Whilst this isn’t a typical child’s day out, our pair were happy with the space to stretch their legs, they loved the overgrown assault course, and their eyes widened with our very gentle tales of prisons and prisoners.
For adults it’s a free and intriguing slice of Scottish World War II history that I didn’t know was located in this green, leafy part of the country. The camp has just been gifted significant cartoons, drawn by an inmate, depicting everyday life in the camp. This was another attraction that kept the boys’ attention, especially the drawings of the prisoners indulging in snowball fights and building snowmen! Whatever the circumstances children always find something to relate to.
Crieff with Kids – Hit the Shops
Crieff is admittedly a very attractive town to saunter around. With numerous independent cafés, boutiques, as well as traditional sweetie shops, there’s a wee treat for everyone. I picked up a few birthday presents for friends in the lovely Red Squirrel Café where we’d had a casual lunch.
Crieff with Kids – Treat Yourself
We checked into Crieff Hydro for our second evening in Crieff. If you haven’t heard of this family friendly institution then where have you been? It’s a treat for adults as the kids are so entertained here. After a bout of swimming, a bounce on the trampolines and a walk on the vast estate we checked the boys into kids’ club for the first time ever!! My heart was in my throat. My tots are aged 4 and 3, and I appreciate many children start kids’ club much younger, but each parent has to make their own choices on this one.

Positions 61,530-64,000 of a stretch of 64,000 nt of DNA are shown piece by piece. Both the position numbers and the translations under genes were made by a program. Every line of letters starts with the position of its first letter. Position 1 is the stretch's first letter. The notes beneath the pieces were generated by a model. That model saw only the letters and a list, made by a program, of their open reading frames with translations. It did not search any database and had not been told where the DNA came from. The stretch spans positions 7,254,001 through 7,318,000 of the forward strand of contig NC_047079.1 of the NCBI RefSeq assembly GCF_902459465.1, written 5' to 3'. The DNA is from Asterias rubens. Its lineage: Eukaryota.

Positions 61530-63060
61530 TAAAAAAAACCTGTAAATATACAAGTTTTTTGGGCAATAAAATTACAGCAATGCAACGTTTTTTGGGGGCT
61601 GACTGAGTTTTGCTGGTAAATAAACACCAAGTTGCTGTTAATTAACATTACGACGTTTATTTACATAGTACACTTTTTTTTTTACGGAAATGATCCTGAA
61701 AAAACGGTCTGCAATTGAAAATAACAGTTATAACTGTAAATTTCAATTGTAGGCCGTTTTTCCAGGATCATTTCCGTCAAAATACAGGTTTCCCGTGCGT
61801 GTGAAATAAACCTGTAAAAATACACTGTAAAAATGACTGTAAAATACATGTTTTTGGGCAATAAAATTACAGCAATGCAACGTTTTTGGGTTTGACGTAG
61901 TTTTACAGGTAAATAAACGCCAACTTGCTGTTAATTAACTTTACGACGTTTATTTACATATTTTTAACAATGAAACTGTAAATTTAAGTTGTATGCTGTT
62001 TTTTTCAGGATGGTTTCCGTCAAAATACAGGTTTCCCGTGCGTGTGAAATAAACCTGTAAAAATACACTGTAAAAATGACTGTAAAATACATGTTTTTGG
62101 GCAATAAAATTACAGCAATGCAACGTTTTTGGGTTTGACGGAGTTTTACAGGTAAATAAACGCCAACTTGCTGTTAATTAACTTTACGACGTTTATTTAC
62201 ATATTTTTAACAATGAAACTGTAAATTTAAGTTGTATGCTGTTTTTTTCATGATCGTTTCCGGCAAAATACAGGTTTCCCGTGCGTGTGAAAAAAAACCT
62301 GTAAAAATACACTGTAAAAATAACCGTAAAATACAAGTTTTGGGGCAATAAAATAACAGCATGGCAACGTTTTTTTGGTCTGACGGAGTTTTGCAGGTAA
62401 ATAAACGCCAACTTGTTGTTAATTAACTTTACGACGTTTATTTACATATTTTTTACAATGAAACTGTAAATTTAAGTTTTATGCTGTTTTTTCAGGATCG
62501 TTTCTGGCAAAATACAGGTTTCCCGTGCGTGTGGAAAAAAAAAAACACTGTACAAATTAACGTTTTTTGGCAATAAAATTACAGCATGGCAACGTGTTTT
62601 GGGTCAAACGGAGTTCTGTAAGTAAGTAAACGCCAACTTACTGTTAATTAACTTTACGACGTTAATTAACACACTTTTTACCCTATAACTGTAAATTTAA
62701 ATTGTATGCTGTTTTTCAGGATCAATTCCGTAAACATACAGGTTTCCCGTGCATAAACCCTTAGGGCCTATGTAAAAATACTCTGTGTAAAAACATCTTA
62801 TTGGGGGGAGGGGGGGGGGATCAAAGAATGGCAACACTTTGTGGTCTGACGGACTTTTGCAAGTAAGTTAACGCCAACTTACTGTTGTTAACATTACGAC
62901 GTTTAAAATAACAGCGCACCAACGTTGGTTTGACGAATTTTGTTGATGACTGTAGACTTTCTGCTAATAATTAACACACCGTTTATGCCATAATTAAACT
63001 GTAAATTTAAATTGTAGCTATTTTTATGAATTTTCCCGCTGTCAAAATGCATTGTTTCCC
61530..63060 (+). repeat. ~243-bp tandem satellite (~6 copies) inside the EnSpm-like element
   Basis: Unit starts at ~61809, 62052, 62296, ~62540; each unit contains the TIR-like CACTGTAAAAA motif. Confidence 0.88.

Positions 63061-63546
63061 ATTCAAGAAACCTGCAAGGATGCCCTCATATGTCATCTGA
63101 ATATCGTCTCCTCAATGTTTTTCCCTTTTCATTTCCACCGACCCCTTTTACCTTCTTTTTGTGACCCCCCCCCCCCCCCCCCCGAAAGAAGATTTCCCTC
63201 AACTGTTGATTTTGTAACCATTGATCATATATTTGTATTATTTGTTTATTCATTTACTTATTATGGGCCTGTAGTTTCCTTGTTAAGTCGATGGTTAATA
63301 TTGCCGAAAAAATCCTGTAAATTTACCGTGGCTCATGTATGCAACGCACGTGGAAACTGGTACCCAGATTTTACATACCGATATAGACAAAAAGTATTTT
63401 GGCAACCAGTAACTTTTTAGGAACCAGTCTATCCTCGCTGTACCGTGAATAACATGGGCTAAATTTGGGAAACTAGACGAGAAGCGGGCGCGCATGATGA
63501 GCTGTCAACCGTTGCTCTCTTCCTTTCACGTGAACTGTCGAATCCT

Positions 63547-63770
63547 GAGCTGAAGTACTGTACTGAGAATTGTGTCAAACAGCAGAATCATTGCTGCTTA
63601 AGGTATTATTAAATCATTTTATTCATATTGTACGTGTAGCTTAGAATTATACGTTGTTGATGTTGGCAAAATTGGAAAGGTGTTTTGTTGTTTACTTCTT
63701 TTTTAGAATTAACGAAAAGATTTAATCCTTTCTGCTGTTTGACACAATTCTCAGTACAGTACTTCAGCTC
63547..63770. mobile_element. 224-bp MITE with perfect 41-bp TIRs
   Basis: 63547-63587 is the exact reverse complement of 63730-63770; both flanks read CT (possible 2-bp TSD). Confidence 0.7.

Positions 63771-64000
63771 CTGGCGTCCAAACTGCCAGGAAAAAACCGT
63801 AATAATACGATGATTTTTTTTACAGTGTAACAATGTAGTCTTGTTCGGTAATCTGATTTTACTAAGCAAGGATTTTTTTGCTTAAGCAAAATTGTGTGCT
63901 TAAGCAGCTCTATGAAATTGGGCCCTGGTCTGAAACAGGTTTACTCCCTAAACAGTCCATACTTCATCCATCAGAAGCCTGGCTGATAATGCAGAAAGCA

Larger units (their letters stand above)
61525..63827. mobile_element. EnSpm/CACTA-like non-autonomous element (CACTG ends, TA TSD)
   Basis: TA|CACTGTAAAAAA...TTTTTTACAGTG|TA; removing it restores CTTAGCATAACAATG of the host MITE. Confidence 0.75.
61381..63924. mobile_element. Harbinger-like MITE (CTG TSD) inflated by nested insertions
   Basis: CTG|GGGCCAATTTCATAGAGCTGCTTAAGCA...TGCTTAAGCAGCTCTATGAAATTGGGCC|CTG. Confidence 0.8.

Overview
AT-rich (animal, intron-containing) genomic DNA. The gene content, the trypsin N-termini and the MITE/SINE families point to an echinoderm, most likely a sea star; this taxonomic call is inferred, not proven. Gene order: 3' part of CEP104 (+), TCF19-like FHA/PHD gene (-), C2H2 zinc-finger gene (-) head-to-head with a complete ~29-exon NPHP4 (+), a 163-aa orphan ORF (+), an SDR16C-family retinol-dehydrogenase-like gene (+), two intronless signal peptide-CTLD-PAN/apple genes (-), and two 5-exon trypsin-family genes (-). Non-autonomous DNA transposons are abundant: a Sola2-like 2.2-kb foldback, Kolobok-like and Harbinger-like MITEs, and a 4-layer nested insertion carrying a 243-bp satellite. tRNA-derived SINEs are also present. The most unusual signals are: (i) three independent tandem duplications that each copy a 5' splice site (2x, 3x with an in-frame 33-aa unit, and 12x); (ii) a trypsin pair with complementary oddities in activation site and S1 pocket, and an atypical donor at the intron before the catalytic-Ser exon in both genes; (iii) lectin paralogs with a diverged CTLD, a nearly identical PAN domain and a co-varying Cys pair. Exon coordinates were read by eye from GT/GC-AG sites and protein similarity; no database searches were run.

Admittedly Mr Husband and I never left the hotel, but we merrily skipped off to indulge in a cream tea in the elegant Winter Garden. We then hit the Meikle bar for a cocktail, and before long the three hour kids’ club session was complete.
That evening, having not booked a table in advance, we were appreciative to secure a seat in one of the on-site restaurants (do not underestimate how popular, busy yet efficient this hotel is), and our tots both opted for cheesy pasta from the kids’ menu. The staff are 100% on message when it comes to serving families, it’s what they do, so a relaxed meal was had by all. This was actually our second visit to Crieff – we made our first trip when Mr Tot was a mere 3 months old, so if you fancy discovering what it’s like to visit with a newborn then please click here.
Other highlights in Crieff worth mentioning include:-
Crieff Ceramic Experience – A popular destination for a family day of arts and crafts. The ideal spot on a rainy day for unleashing your artistic flare. www.theceramicexperience.com
Lady Mary’s Walk – Circular riverside walk (1.5 hours) – good for children. www.pkct.org/crieff-walks
The Crieff Food Company and McNee’s Delicatessen – Ideal for visitors on self-catering breaks, both have a wide range of local and homemade produce as well as an extensive choice of delicatessen products, all individually sourced by their teams. www.thecriefffoodco.co.uk & www.mcneesofcrieff.co.uk
Delivino – Child friendly Italian in elegant surroundings. www.delivino.co.uk
The Tower Gastropub – Family-friendly eaterie. www.thetowercrieff.com
The Square Bar & Kitchen – Child friendly dining option. www.squarebar.co.uk